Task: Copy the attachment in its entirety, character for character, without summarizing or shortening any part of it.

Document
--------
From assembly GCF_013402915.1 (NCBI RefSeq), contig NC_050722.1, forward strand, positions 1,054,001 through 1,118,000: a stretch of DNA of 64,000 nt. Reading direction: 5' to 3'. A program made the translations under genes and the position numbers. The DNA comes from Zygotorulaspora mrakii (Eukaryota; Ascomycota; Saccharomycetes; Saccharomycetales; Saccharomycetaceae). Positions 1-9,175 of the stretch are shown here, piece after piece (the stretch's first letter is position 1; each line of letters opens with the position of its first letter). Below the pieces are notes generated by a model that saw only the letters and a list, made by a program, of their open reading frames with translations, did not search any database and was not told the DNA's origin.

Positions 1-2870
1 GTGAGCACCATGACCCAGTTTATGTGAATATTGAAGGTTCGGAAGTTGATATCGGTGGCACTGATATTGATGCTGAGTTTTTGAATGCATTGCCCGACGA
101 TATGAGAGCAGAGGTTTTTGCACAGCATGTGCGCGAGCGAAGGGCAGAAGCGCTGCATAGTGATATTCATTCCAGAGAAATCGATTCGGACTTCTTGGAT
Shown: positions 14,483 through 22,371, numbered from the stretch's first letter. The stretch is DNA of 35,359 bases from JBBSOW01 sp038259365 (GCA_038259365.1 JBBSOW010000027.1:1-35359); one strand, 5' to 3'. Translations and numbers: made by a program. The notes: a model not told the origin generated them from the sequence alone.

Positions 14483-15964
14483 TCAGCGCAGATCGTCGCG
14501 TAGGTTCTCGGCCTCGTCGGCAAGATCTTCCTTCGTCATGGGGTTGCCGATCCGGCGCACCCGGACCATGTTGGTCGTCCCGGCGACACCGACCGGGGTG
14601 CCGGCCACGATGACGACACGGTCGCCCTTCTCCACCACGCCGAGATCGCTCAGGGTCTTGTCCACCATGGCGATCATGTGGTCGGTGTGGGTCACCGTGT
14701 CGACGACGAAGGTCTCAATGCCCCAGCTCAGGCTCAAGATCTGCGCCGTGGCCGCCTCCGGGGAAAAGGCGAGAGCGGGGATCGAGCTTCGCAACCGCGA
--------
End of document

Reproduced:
From assembly GCF_013402915.1 (NCBI RefSeq), contig NC_050722.1, forward strand, positions 1,054,001 through 1,118,000: a stretch of DNA of 64,000 nt. Reading direction: 5' to 3'. A program made the translations under genes and the position numbers. The DNA comes from Zygotorulaspora mrakii (Eukaryota; Ascomycota; Saccharomycetes; Saccharomycetales; Saccharomycetaceae). Positions 1-9,175 of the stretch are shown here, piece after piece (the stretch's first letter is position 1; each line of letters opens with the position of its first letter). Below the pieces are notes generated by a model that saw only the letters and a list, made by a program, of their open reading frames with translations, did not search any database and was not told the DNA's origin.

Positions 1-2870
1 GTGAGCACCATGACCCAGTTTATGTGAATATTGAAGGTTCGGAAGTTGATATCGGTGGCACTGATATTGATGCTGAGTTTTTGAATGCATTGCCCGACGA
101 TATGAGAGCAGAGGTTTTTGCACAGCATGTGCGCGAGCGAAGGGCAGAAGCGCTGCATAGTGATATTCATTCCAGAGAAATCGATTCGGACTTCTTGGAT
Shown: positions 14,483 through 22,371, numbered from the stretch's first letter. The stretch is DNA of 35,359 bases from JBBSOW01 sp038259365 (GCA_038259365.1 JBBSOW010000027.1:1-35359); one strand, 5' to 3'. Translations and numbers: made by a program. The notes: a model not told the origin generated them from the sequence alone.

Positions 14483-15964
14483 TCAGCGCAGATCGTCGCG
14501 TAGGTTCTCGGCCTCGTCGGCAAGATCTTCCTTCGTCATGGGGTTGCCGATCCGGCGCACCCGGACCATGTTGGTCGTCCCGGCGACACCGACCGGGGTG
14601 CCGGCCACGATGACGACACGGTCGCCCTTCTCCACCACGCCGAGATCGCTCAGGGTCTTGTCCACCATGGCGATCATGTGGTCGGTGTGGGTCACCGTGT
14701 CGACGACGAAGGTCTCAATGCCCCAGCTCAGGCTCAAGATCTGCGCCGTGGCCGCCTCCGGGGAAAAGGCGAGAGCGGGGATCGAGCTTCGCAACCGCGA